I think the power function is the voltage times amps.





I have no clue how to read the capacity function. Anyone knows?





Charging an Ipod. The 5.24 turned into 4.8ish then crawled up to 5 volts. The yellow solar power bank had a bit harder time stabilizing. Then again it was 7.80 shipped.





1XAA.








iPhone SE being charged from powerbanks.








Charging from a powerbank.





I noticed something unusual when solar charging (with a larger 14w panel) this solar powerbank. It turned on the controller voltage/power red LED light from the larger panel without any sun from the input. I never seen any voltage from an input from a powerbank so tested it. Zero amps but it is showing voltage. It is showing the battery voltage. The yellow solar power bank nor any others I own does that. Any guesses? I am thinking some kinda short but have no clue. That said without the detector I wouldn't know it was the battery voltage and not from the USB 5 volt step up.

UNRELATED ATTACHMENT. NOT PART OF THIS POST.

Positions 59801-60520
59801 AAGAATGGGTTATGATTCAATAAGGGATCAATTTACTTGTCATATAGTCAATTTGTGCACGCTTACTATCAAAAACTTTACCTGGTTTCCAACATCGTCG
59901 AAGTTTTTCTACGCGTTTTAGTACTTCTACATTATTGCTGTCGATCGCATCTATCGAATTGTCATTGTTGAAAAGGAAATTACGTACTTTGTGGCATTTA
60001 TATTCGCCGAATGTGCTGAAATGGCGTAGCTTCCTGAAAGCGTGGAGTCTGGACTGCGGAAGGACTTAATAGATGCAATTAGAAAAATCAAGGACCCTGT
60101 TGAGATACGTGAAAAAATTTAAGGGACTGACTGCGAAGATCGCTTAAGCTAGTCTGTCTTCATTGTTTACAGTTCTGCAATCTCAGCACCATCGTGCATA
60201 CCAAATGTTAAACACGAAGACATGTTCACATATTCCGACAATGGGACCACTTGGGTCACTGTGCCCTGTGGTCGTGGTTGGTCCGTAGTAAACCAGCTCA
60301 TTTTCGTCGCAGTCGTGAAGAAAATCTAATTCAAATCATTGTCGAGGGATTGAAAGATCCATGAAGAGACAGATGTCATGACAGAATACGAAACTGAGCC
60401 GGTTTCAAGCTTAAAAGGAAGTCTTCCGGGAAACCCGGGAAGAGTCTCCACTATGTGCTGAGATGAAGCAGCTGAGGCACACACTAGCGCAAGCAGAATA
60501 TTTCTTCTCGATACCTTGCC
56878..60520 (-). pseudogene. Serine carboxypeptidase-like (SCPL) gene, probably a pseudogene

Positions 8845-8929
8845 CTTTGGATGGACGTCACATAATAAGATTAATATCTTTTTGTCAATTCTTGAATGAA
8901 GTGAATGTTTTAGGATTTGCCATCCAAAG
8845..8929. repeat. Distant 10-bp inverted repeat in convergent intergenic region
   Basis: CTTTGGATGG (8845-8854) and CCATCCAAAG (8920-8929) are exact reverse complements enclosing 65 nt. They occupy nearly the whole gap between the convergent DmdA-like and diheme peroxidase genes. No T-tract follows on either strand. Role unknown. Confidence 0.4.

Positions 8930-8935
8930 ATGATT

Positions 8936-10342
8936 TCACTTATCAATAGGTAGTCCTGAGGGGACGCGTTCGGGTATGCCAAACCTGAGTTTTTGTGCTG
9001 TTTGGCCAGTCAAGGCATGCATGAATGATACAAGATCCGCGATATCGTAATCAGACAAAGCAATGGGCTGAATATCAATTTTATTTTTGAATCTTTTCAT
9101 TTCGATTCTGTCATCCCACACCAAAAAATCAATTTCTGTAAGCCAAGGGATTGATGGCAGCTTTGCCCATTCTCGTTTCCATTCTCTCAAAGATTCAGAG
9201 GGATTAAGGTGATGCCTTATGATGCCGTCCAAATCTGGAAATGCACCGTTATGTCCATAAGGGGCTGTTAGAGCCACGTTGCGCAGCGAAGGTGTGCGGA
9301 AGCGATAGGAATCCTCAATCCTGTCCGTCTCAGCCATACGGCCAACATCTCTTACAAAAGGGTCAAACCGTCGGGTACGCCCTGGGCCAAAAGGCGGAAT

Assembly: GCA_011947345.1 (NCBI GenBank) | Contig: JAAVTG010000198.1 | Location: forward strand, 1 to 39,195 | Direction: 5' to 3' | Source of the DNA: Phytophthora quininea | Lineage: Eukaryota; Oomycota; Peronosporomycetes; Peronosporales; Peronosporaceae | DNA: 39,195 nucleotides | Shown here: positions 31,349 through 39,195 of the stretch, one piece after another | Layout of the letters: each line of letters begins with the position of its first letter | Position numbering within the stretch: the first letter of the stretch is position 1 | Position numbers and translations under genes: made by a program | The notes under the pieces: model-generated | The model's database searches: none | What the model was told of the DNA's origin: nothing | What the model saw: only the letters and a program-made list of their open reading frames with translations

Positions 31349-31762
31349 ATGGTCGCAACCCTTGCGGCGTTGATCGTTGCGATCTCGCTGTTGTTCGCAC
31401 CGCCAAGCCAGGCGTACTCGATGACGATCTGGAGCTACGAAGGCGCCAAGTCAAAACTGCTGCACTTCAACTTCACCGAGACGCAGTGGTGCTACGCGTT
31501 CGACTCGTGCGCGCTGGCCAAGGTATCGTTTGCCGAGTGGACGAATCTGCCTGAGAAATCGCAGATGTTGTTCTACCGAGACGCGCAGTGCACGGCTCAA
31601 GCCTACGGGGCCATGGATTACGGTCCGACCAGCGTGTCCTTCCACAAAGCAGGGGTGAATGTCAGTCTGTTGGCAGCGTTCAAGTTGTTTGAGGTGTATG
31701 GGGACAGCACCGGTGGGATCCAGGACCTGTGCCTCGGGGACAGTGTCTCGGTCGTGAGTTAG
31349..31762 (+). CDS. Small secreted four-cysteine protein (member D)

Just some thoughts. Any additions or corrections would be appreciated.
 

vadimax

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I guess it is impossible to have a reliable formula because every voltage converter, every wire, USB detector, every target battery (differently) consume power while charging. Too many variables to rely on. More of that, batteries and wires degrade with time...
 

Woods Walker

The Wood is cut, The Bacon is cooked, Now it’s tim
Joined
Jun 8, 2008
Messages
5,435
Location
New England woods.
I guess it is impossible to have a reliable formula because every voltage converter, every wire, USB detector, every target battery (differently) consume power while charging. Too many variables to rely on. More of that, batteries and wires degrade with time...